The Army tattoo policy is apparently about to change.
The US Army has reportedly determined that flagrant tattoos are inconsistent with military discipline, and the service has been a bit too lenient on body art the last 10 years during deployments in war zones.
Now that the overseas deployments to Iraq and Afghanistan are winding down, however, new recruits will reportedly have to conform to standards that ban visible tattoos below the elbow and knee or above the neckline. Existing soldiers will be grandfathered, however, provided the body art contains no racist, sexist, or extremist symbols or words.
The Army already bans tattoos on the head or face. Neck tattoos are already "off limits" for recruits.
Thee proposed changes to Army Regulation 670-1 as outlined by Sergeant Major of the Army Raymond Chandler have not gone over too well so far on Facebook and elsewhere, The Daily Beast reports. "The initial wave of reaction on military blogs and social media has been largely negative. Many commenters cite the tattoo standard as antiquated and a poor indication of a soldier's ability to perform the job. Others say body art has become a large part of the Army's own culture, resurrecting an argument that surfaced when rumors of the new tattoo policy started circulating in 2011."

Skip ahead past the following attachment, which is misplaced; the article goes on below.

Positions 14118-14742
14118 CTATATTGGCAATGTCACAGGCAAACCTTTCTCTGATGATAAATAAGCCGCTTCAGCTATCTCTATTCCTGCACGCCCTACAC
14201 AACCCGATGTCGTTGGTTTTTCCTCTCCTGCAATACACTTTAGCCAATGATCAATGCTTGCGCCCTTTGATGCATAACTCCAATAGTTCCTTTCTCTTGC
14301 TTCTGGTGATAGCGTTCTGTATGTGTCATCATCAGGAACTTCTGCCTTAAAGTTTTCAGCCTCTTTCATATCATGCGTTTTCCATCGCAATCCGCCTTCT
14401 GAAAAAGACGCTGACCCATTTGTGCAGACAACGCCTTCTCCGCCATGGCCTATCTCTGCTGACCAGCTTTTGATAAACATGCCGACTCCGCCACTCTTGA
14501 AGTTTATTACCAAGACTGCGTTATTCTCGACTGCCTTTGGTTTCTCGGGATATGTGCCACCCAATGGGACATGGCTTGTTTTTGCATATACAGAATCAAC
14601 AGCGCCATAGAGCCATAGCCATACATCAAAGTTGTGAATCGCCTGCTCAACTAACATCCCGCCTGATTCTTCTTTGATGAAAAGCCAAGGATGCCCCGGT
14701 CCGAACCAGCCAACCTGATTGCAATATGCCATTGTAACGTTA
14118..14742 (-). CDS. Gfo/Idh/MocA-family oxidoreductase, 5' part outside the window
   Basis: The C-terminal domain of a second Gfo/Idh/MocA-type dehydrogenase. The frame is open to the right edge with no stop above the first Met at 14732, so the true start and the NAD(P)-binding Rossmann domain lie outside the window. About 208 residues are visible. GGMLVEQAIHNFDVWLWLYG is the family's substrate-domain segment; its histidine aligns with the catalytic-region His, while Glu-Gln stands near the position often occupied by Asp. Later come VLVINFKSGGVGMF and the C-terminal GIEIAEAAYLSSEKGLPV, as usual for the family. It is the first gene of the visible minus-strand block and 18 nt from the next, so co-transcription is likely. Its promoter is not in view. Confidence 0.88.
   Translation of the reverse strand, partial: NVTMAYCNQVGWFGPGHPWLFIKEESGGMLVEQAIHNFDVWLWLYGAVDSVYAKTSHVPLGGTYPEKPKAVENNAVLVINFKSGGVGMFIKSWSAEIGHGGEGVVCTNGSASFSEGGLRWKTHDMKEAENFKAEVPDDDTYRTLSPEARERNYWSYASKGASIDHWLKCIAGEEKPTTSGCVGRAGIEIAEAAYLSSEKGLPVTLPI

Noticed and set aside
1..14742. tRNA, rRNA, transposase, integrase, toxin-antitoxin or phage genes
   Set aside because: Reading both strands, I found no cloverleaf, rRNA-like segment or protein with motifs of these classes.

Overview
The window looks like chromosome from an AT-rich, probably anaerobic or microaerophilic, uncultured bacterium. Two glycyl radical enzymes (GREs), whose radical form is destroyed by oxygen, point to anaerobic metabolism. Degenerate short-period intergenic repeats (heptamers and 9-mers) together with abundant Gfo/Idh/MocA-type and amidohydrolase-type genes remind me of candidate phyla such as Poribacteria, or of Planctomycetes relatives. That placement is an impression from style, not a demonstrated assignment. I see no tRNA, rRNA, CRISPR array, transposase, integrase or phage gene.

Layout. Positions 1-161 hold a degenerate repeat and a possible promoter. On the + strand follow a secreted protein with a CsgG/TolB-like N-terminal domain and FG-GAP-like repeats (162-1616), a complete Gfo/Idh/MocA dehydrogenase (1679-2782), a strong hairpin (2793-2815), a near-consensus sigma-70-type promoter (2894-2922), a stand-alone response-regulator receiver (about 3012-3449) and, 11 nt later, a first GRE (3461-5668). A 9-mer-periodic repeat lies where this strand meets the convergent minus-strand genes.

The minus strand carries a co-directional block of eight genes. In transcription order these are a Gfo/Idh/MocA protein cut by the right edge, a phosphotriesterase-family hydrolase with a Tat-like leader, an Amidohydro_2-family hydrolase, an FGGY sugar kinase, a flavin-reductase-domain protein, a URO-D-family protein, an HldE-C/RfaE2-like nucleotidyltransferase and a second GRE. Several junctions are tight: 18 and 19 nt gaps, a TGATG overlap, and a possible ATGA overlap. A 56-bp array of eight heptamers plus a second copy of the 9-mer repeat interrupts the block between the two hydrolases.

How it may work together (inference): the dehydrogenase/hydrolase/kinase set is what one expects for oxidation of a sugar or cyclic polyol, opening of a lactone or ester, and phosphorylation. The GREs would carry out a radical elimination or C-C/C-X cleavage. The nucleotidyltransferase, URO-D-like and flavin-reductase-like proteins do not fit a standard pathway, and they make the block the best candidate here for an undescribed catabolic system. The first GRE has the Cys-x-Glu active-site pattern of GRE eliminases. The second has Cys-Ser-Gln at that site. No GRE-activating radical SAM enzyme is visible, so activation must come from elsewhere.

Owing to budget cuts, the Army will discharge about 16,000 soldiers over the next five years, which presumably includes anyone who won't comply with the tattoo policy if or when it goes into effect.
All GIs will also have to "self-identify tattoos to their unit leaders." Any ink that violates the Army's rules will have to be removed at the soldier's own expense.
Tightened grooming standards for both men and women in uniform will also be enforced as well under an overall review of the Army dress code.
The Army tattoo policy is subject to the final approval (or disapproval) of US Secretary of the Army John McHugh sometime within the next two months.
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